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Fire and Ice in Downtown Portsmouth



The holiday was hell in 1802, 1806 and 1813. Three devastating fires raged through the center of Portsmouth during December. Only by telling these stories again to generations can we keep our collective memory alive.





Three Times Downtown Portsmouth Burned

As the flames roared up State Street, a young Portsmouth girl tip-toed precariously on the seat of a rickety wooden chair. She had placed the chair inside a back closet of her home that was now in the path of the oncoming blaze. Holding the heavy basket with one hand, she stretched her free hand toward the topmost shelf to retrieve the final piece of the family’s ancient china tea set. As she leaned forward to place the item in the basket, the bright blade of an ax crashed through the wall splitting the air where her head had been a moment before.

That story comes from John H. Bowles whose "Aunty" was the girl in the closet during the Great Fire of 1813. That closet apparently projected into an outbuilding that citizen firefighters chopped down in order to get to a source of water. After one harrowing escape, Bowles aunt later joined her brother as he raced up to the attic to rescue a trunk filled with relics, including their grandmother’s brocade dresses.

"When we reached the garret, the room was in flames," Bowles aunt recalled 30 years later, "and the heat was so great that we could scarcely breathe."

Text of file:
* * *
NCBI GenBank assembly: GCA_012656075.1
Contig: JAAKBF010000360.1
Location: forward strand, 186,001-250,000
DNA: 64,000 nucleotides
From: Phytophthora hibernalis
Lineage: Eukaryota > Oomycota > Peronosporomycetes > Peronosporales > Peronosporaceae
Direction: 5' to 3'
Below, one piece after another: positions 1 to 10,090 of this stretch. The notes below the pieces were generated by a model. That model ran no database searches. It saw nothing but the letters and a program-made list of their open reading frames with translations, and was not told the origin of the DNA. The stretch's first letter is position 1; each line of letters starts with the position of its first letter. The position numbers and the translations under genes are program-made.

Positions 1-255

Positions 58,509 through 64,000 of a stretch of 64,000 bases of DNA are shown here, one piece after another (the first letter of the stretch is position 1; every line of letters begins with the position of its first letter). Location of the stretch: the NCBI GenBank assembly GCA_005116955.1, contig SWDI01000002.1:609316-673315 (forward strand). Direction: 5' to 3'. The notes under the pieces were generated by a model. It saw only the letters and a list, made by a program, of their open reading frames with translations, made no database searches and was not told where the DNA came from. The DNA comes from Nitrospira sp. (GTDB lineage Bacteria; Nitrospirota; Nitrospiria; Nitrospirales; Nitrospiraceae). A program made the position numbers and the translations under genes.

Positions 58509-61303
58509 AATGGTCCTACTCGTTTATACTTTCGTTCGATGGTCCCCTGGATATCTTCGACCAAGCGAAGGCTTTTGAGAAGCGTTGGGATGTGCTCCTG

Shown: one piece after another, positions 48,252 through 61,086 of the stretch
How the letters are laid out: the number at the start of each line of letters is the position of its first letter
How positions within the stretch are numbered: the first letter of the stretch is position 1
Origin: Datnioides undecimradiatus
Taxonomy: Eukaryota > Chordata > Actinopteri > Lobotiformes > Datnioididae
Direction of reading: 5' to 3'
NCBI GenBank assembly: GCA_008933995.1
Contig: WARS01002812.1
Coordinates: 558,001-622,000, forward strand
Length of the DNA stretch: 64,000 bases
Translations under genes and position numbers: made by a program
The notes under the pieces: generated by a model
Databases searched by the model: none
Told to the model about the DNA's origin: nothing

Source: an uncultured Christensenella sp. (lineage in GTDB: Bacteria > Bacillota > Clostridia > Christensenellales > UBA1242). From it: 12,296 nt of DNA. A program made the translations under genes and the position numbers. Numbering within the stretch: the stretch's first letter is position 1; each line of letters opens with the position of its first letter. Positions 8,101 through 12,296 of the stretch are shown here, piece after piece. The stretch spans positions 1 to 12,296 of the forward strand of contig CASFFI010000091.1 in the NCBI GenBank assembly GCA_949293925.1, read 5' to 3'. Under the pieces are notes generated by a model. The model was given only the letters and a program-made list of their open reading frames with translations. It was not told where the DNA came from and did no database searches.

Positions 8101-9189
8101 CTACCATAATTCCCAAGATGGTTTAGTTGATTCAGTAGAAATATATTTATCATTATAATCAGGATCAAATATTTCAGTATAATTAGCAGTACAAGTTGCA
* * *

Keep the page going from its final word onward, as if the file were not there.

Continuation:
But her brother plunged foolishly ahead, dragging the heavy trunk by one handle into the stairway. Then suddenly a burned patch of roof boards fell through the rafters, spewing burning embers across the floor. The December wind ripped through the hole "with the force of a tornado". Undaunted, the children saved the family heirloom, but within an hour their home was "one bright flame from the foundation to the ridgepole."

MORE ON Portsmouth Fire societies

See the blazing Yule

If cities have memories, then Portsmouth must grow nervous each December. The three largest fires in city history all occurred downtown on Christmas week in 1802, 1806 and 1813.

On Sunday December 26, 1802 at 4 am the face of the city was suddenly disfigured by the first of three devastating holiday fires. It began in the banking block of Market Square and obliterated the buildings along Daniel Street, but left the wooden North Church and the Old State House standing.

The second downtown fire struck on Christmas Eve morning. On Wednesday December 24, 1806, fire spread in from the Bow Street area and up Market Street to the barely recovered square, consuming the historic St. John’s church by the river. The third and worst Yuletide fire began on Wednesday December 22, 1813, leveling 300 buildings along State Street, like a bomb blast. It raged from where the stone Unitarian Church stands today all the way to the Piscataqua River and out to the tip of the wooden pier there.

Fire feasts on wood, and until that time Market Square was a maze of one and two-story timber-frame buildings linked by dirt roads half the width we know them today. People kept barns, stored hay, used candles and oil lamps, burned wood, cooked in their greasy fireplaces up creosote-choked chimneys. The threat of fire was constantly with them.


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Saturday, December 16, 2017 
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